A normal trachea is circular in shape, with a size of 15 (mm?). Alex's is hot dog shaped with a size of 5 (mm?).
Called Dr. P - the pulmonologist - and scheduled an appointment. Now let me just mention here that in my job I talk to a lot of parents about the different doctors out there, and when we discuss Dr. P I let them know that she can be a bit overwhelming and sometimes seems forceful when it comes to children with sleep apnea (which I am a firm believer that most kids with Down Syndrome have) wearing their CPAP.
So, the visit with Dr. P today; lung disease caused by silent aspiration over and over. His trachea is VERY small and there are other anomalies in the structure of his bronchial area and ALL of this would explain his low oxygen sats during the day. She would NOT recommend the tongue reduction surgery for Alex because he has so many other 'obstructions' that fixing one (the tongue) wouldn't help any of the other problems. Actually, nothing will help the other problems. We could do major surgery to see if his trachea is being squished by something or it's just misshapen. And if it is being squished by his aorta we could do bypass surgery. But that surgery would need to be done every 10 years or so. And then we still would have the other disfigurations in his broncial area that would cause obstructions. End result; we could thicken fluids for Alex so he doesn't silent aspirate anymore to cause more lung disease and monitor his oxygen to make sure it doesn't go lower than his average, and continue with the CPAP,
I'm sure I looked surprised as we were discussing this. This was all news to me - except for the smaller trachea, which the cardiologist wasn't even sure he was reading the images correctly because it's not his specialty. I finally told Dr. P that no one had discussed this with me. She mentioned it is all in the notes that I would have gotten from Dr. M.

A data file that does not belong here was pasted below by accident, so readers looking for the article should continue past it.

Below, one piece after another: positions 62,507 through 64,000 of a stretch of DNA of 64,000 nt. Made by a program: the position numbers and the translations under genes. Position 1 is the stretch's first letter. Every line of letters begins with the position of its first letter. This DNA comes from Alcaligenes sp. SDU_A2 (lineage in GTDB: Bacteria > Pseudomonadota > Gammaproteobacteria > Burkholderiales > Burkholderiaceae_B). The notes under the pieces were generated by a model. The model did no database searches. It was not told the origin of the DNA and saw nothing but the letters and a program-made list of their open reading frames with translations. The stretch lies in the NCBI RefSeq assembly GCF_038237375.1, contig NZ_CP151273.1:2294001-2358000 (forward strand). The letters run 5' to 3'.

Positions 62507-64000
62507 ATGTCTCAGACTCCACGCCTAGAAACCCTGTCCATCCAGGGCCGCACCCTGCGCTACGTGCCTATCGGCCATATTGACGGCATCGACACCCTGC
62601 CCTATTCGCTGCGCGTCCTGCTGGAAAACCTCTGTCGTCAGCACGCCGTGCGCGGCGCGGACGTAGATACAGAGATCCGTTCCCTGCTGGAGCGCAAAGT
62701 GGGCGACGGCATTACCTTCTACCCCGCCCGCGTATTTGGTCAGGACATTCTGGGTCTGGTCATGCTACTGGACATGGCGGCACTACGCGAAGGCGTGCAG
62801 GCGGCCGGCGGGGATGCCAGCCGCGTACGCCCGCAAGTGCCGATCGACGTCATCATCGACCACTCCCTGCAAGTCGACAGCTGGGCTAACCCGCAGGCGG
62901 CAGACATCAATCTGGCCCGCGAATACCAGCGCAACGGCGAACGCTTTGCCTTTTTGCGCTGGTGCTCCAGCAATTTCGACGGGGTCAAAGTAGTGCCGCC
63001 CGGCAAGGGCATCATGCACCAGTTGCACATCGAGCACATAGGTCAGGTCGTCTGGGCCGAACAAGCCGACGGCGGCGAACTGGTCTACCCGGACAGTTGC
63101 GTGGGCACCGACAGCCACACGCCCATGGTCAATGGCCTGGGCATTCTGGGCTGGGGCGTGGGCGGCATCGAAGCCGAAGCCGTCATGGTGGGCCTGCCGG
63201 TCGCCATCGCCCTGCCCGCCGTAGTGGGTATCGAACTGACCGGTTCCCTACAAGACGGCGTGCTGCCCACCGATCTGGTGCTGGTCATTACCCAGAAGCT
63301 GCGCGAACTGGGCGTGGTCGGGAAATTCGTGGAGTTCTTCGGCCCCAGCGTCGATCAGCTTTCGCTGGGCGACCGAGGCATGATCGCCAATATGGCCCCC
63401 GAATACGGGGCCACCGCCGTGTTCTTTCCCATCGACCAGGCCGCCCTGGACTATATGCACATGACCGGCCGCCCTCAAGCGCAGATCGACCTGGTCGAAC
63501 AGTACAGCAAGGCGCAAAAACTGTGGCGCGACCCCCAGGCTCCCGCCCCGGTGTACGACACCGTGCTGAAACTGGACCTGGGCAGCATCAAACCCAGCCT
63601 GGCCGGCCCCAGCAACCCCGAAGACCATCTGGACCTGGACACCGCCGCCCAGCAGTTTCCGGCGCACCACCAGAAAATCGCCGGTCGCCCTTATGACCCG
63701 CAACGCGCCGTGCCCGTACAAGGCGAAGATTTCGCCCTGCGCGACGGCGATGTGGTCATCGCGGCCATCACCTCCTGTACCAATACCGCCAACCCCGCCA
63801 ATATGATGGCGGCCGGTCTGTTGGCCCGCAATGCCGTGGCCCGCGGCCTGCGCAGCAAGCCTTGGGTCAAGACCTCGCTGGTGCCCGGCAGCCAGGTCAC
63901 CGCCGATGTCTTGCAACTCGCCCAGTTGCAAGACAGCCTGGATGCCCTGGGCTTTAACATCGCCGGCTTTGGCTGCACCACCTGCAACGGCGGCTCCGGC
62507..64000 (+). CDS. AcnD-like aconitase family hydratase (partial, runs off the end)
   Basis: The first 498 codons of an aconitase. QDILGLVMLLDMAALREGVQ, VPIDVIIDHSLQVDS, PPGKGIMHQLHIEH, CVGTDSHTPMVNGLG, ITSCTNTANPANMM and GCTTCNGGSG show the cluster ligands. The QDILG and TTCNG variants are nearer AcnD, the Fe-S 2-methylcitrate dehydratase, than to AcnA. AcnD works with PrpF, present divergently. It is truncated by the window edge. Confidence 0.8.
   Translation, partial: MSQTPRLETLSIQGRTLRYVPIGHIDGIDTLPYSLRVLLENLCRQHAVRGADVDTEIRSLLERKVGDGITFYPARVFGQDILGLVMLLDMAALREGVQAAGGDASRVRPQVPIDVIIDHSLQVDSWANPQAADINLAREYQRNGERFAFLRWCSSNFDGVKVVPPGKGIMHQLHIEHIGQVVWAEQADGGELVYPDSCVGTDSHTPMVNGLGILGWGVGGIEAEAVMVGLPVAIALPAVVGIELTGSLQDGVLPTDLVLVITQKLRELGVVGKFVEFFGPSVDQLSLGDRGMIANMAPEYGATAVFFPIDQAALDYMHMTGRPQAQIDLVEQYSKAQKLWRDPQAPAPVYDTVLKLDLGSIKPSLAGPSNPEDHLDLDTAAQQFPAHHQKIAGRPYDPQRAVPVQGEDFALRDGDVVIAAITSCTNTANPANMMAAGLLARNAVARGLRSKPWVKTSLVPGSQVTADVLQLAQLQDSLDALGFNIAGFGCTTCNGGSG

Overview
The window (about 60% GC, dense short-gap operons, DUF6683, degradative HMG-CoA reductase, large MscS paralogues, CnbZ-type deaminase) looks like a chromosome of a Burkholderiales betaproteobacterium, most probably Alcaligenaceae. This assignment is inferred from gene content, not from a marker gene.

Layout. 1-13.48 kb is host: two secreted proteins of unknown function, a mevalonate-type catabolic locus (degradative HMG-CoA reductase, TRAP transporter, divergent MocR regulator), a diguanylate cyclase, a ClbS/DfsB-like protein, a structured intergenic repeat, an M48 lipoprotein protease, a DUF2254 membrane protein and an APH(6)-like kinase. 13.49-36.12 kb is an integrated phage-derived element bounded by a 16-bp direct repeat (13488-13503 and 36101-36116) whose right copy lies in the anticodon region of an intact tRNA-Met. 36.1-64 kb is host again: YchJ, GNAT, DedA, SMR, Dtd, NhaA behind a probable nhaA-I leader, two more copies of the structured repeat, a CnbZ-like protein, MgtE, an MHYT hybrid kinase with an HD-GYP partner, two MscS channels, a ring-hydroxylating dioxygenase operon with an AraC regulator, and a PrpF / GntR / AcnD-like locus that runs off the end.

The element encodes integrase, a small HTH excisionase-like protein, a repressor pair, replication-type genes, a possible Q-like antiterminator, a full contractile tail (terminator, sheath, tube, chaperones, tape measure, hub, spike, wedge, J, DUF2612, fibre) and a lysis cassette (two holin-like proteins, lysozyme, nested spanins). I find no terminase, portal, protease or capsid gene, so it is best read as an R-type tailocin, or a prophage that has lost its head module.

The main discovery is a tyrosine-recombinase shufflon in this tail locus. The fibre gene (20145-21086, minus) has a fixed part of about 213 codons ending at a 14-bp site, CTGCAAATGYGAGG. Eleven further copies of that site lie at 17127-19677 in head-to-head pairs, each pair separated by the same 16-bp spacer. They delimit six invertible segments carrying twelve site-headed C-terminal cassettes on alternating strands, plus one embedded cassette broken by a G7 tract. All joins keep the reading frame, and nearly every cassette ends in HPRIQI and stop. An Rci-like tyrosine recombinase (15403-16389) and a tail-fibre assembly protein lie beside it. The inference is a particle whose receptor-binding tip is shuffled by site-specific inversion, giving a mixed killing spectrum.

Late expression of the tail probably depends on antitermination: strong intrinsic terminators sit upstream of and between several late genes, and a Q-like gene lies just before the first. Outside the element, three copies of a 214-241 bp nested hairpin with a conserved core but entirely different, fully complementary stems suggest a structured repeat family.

Nope. No notes. No mention of the several reasons for Alex's low oxygen during waking time. No explanation of the swallow study results. BUT in the notes that Dr. P was reading from - and to which I should have had a copy of - Dr. M wrote that it was "discussed with mom" about oxygen concerns being caused by malformations, and the suggestion to thicken Alex's fluids.
OOOOOOO!!!! I'm seething! My child is not yours to butcher, just to get you in the medical publications. My child has many, many health and emotional issues and let's discuss EVERYTHING that pertains to his well being! Let's discuss SOMETHING that will benefit my son. Not you!
In all these years, and all these doctors that I have taken Alex to, this is only the 2nd one I won't ever return to. Only the 2nd one I do not trust to give me the information I need. (The first doc was an arthritis specialist who told me that Alex needed to buck up and I needed to let him grow up because there was nothing wrong with his knee that would cause him the agony he was in and not able to walk for 6 weeks. That doc ended up being called by an orthopedic surgeon at the 6 week mark when it was discovered in a hip xray that his hip was completely out of it's socket. The orthopedic chewed him out because apparently it's common knowledge that if a person has knee pain, you should always check the hips as well as the knees. The hip pain radiates to the knee. And I have to give this arthritis specialist kudos; he came to Alex's hospital room everyday he was in the hospital to apologize, and to let me have my chance to chew him out. Because of this incident, this specialist said he realized he needs to listen to the parent's concerns more and judge less. Unfortunately Alex now will have a lifetime of hip troubles because of this doctor.) I say this to show I am not one of those vengeful people who look for something to be wrong. I feel I am pretty optimistic and can work with many types of personalities and people.
BUT IF YOU MESS WITH ANY OF MY LOVED ONES - LOOK OUT! I will not hesitate to let anyone who asks know what kind of jerk you are. And I may even blog about you!!
A note to my nephew: one cancer survivor to another
6 months ago